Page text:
Eye For Film >> Movies >> Kanini And Kanino (2018) Film Review
Kanini And Kanino
Reviewed by: Jennie Kermode
If there's one big challenge in representative art, it's water. It has taxed painters for centuries and, on film, the difficulty of scaling it has seen many an otherwise impressive piece of work come to a soggy end. Animation hasn't fared much better - until now. Whilst it's in computer games that the real breakthroughs were made, Kanini And Kanino represents the first use of the new technology on film. From the very first scene, it's breathtakingly beautiful.
This being a Japanese work - originally released as part of the anthology Ponokku Tanpen Gekijô: Chiisa Na Eiyû - the perfectly scaled photorealistic effect doesn't extend to the characters, who are cartoonish in the old sense. They're crab people - perhaps spirits or guardians of crabs, similarly sized and wearing armour made from pieces of crab shell. Our heroes are two children of this kind who, after their father is swept away, go in search of him, encountering many hazards en route. They may have been raised by a warrior but they're still very small compared to many of the denizens of the forest waterways. They will need all their courage to survive and fulfil their quest.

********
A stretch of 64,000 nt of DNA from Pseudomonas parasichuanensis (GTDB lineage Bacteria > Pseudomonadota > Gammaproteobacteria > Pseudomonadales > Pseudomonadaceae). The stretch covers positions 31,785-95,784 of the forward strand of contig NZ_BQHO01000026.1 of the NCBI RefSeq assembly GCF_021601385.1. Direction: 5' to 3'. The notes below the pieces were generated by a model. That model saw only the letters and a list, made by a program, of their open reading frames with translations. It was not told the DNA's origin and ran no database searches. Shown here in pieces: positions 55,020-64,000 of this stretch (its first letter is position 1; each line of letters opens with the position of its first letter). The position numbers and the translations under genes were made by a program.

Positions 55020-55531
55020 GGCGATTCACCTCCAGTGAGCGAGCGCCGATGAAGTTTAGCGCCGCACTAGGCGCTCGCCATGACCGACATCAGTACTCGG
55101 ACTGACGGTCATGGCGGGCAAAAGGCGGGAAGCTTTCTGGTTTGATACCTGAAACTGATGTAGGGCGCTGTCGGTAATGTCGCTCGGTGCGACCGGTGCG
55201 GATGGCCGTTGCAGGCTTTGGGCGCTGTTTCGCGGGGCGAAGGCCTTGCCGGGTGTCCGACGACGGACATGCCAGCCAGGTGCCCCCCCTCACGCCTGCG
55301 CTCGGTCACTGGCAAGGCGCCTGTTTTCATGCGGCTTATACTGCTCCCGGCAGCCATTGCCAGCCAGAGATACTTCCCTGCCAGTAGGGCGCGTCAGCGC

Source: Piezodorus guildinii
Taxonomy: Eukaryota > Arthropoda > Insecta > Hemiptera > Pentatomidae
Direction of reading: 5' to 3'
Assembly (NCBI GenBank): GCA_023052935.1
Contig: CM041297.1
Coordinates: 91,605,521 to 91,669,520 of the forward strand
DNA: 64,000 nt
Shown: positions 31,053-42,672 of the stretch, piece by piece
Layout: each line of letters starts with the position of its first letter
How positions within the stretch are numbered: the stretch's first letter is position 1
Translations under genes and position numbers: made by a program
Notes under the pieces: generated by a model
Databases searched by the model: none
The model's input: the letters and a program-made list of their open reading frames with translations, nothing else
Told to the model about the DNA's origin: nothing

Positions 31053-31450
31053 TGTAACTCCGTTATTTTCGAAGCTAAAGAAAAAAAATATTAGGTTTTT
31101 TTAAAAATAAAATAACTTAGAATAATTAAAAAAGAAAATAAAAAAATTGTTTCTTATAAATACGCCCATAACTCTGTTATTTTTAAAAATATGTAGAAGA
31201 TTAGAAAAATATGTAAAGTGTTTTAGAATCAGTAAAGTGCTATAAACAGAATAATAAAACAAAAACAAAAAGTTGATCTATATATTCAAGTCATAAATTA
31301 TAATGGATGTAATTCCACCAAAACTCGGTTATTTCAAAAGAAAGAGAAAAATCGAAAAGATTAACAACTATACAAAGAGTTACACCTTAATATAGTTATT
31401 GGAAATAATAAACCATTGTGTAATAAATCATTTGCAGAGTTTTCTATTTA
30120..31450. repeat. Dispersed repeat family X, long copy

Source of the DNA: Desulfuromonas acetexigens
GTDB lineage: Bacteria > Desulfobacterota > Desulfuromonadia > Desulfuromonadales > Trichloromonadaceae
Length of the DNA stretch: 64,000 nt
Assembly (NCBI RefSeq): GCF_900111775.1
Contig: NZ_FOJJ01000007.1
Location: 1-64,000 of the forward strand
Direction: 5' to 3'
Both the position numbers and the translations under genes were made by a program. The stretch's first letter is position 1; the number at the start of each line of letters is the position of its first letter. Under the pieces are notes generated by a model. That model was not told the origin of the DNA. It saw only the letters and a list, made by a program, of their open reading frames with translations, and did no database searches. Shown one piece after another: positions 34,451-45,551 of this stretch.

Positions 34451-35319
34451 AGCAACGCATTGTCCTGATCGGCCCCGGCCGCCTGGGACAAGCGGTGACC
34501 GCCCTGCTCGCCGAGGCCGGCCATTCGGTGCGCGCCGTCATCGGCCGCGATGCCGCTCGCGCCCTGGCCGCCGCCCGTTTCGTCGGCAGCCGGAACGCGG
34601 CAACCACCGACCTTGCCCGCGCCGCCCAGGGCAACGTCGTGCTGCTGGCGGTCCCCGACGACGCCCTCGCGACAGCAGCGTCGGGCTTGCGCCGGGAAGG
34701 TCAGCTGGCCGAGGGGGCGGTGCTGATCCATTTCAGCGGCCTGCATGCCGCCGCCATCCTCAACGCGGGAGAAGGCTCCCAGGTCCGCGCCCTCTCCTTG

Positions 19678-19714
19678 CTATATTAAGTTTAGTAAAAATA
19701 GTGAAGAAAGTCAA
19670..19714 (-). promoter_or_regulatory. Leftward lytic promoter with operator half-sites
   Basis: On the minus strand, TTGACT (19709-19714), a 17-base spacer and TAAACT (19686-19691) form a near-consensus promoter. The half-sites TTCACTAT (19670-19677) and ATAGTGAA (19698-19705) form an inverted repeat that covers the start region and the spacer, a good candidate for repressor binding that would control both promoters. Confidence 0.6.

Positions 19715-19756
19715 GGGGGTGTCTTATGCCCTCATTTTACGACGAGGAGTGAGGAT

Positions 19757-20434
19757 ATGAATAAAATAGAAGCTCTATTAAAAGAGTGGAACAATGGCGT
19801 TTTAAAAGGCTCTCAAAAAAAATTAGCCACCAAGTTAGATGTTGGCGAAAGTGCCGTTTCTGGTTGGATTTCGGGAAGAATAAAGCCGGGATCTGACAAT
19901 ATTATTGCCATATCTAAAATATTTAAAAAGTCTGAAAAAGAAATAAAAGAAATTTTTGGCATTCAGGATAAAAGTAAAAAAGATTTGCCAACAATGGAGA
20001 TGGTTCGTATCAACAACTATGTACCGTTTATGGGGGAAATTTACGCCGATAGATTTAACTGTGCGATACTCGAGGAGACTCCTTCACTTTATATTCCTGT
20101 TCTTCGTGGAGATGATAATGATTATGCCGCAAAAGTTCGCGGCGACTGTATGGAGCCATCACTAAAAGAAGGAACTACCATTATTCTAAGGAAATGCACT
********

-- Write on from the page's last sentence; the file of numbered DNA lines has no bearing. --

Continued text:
The story, aimed at children between the ages of about five and nine, is simple but the film stands out for its visual imagination. It's not just the quality of the work involved but also the attention to detail that makes it remarkable. The shifting colours of the underwater landscape, the tiny particles drifting by and the dappled light tumbling down from the surface are diligently rendered scene by scene. The movement of the various fish is acutely observed. Hiromasa Yonebayashi has created a world that feels real but gives him absolute narrative control.
One of the best pieces of animation you'll see this year, Kanini And Kanino will doubtless be followed by many more films made using the same techniques, but it thoroughly deserves its moment in the spotlight and even in future years the craft involved in making it means it's likely to stand out.Reviewed on: 29 Nov 2018